Sympathy Saturday: A Bastard's Inheritance--The Suicide of Crafton Bennett

Because yesterday, today, tomorrow, and Monday were, are, and will be exceedingly long days for me, I am not in a happy mood. To give you an idea, this was the face I made as I was sitting in my rush hour traffic today:


Isn't that just lovely? </sarcasm font>

What this means is that I am finally in the mood to sling some mud around, which is why I am going to tell you about my good ol' ancestor, Crafton Bennett. For no other reason than it gives me a legitimate reason to repeatedly use the word bastard.

To begin this story, we need to take a trip over to Google Books.

The older your ancestor is, the more you need to rely on Google Books as a resource--and not just to look for genealogies. Many of the primary sources, especially older legal documentation, is going to be available on Google Books. This was the case for Crafton Bennett.




This book is called Reports of Cases in the Supreme Court of Appeals of Virginia and it delineates the trials in which Crafton Bennett was the defendant against his bastard half brother, Henry Toler.

In case you weren't aware, English law from this time period had no sympathy for bastards--a term which specifically means a person who was born out of wedlock, or of an unknown father. One of the ways in which this manifested itself was that bastards could not inherit property. And the fledgling nation of the United States needed to decide whether or not they were going to continue in the same vein.

Essentially, Joseph Toler (grandfather) specifically writes into his will that Henry Toler (bastard) and his descendants are to receive of his estate, along with his daughter's other legitimate children. Crafton Bennett (non-bastard, and my ancestor) tried to nullify this clause in his grandfather's will. 

The courts decided to break with English tradition and do away with the disinheritance of bastards. Crafton Bennett returns to appeal the decision, and the book above reveals the verdict.

 

Crafton Bennett loses his appeal, and it is maintained that because Henry Toler was legitimized by Crafton's father, there should be nothing to inhibit his descendants from receiving their share of the inheritance. Crafton's consequence for dragging this out in court is to pay "damages and costs."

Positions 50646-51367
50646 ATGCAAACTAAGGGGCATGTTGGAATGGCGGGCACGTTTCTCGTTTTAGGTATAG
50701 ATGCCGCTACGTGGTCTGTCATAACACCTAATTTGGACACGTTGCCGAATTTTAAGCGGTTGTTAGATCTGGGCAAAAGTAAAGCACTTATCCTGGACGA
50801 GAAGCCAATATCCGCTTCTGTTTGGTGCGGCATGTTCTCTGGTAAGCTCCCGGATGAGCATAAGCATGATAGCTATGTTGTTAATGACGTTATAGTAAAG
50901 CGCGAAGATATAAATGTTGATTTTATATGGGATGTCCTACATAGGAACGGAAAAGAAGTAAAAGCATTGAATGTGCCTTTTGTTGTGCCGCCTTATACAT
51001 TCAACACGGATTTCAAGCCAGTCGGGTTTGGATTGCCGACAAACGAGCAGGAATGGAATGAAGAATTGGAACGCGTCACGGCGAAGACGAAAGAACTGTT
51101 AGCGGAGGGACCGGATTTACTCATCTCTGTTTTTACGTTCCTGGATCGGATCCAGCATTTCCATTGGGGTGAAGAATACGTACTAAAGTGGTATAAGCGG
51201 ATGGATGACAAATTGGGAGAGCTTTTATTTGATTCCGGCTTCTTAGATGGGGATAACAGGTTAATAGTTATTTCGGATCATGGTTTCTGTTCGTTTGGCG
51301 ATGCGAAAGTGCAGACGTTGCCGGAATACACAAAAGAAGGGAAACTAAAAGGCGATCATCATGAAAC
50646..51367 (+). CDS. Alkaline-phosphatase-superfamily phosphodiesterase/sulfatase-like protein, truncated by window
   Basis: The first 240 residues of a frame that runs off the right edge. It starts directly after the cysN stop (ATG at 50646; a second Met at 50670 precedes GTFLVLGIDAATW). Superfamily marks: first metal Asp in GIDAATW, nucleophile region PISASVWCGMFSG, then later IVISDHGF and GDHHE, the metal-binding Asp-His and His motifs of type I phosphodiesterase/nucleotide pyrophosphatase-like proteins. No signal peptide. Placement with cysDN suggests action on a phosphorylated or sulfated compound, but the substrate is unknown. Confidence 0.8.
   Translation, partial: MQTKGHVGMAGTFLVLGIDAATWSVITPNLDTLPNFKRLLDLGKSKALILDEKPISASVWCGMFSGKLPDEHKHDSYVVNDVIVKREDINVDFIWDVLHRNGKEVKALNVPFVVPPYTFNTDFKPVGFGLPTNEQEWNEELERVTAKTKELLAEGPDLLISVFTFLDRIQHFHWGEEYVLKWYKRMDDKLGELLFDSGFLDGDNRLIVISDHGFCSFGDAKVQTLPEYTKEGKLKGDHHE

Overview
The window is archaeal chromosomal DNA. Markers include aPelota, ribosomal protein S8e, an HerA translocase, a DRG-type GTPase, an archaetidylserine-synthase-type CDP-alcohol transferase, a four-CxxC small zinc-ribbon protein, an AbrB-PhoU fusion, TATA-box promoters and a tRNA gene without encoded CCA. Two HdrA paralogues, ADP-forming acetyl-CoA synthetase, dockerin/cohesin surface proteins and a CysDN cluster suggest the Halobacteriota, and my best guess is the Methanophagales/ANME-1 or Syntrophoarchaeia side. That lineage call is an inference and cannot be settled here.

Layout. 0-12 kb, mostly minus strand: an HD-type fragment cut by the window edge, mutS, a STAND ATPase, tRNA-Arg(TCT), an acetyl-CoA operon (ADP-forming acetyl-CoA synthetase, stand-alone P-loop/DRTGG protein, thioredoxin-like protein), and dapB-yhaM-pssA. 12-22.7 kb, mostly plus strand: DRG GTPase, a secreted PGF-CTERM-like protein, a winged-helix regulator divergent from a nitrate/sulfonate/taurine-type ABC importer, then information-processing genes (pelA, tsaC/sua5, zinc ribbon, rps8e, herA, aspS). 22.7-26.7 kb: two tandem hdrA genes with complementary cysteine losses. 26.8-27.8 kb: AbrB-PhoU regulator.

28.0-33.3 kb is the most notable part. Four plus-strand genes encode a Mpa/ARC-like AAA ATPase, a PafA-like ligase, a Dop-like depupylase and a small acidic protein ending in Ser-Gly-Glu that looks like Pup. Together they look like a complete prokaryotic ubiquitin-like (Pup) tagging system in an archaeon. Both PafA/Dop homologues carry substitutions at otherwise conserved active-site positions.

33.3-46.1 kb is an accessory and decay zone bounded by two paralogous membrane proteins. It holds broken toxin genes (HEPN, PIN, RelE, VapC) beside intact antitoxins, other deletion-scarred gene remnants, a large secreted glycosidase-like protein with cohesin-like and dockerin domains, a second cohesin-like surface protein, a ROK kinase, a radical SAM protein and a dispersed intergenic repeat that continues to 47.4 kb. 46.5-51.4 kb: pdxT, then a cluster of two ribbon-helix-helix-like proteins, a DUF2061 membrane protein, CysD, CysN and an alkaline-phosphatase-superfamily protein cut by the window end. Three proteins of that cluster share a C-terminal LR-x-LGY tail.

I don't have any records to show how much money that would have been. However, one could take the following news story as an indication that it was very substantial.

Suicide. --Crafton Bennett, of Pittsylvania county, Va., committed suicide, by hanging, on the 22d ult. Cause supposed to be pecuniary embarrassment.
The Richmond Daily Dispatch, April 6, 1861

Now, was Crafton's death really a suicide? I think there is certainly room to believe he was murdered and it was made to look like a suicide. How thorough was the investigation into his death? We simply can't be sure. We can only judge by what the record has given to us.

But if it was in fact a suicide, one could imagine that the monetary damages to him were severe enough that his life and self image were destroyed. He may have also possessed other vices in his life to push him to that mental anguish, or already had a depressed disposition that the verdict only exacerbated. Regardless of the twisted rationale in his mind, one thing is certain. He saw no other option than taking his own life.

The contempt between family members over an inheritance--money and slaves--erupts into an even more tragic end. And considering it was at the outbreak of the Civil War, Crafton Bennett's death becomes all too symptomatic of the incivility tearing the nation apart at the seams. The casualties of war were many, and not all of them on the battlefield.

I find it so indicative that the wealth this man sought to amass and protect is ultimately what destroyed him, and I'm sure there were many on both sides who had to learn this unfortunate lesson.

The Civil War, in my opinion, began as a contest of politics, power, and wealth--and ended as a search for civility. At the heart of that struggle, for both sides, was to accept that for as long as a man loved money more than he loved his brother, the fighting would continue.

Sometimes the journey to humility can be a cruel and unforgiving teacher.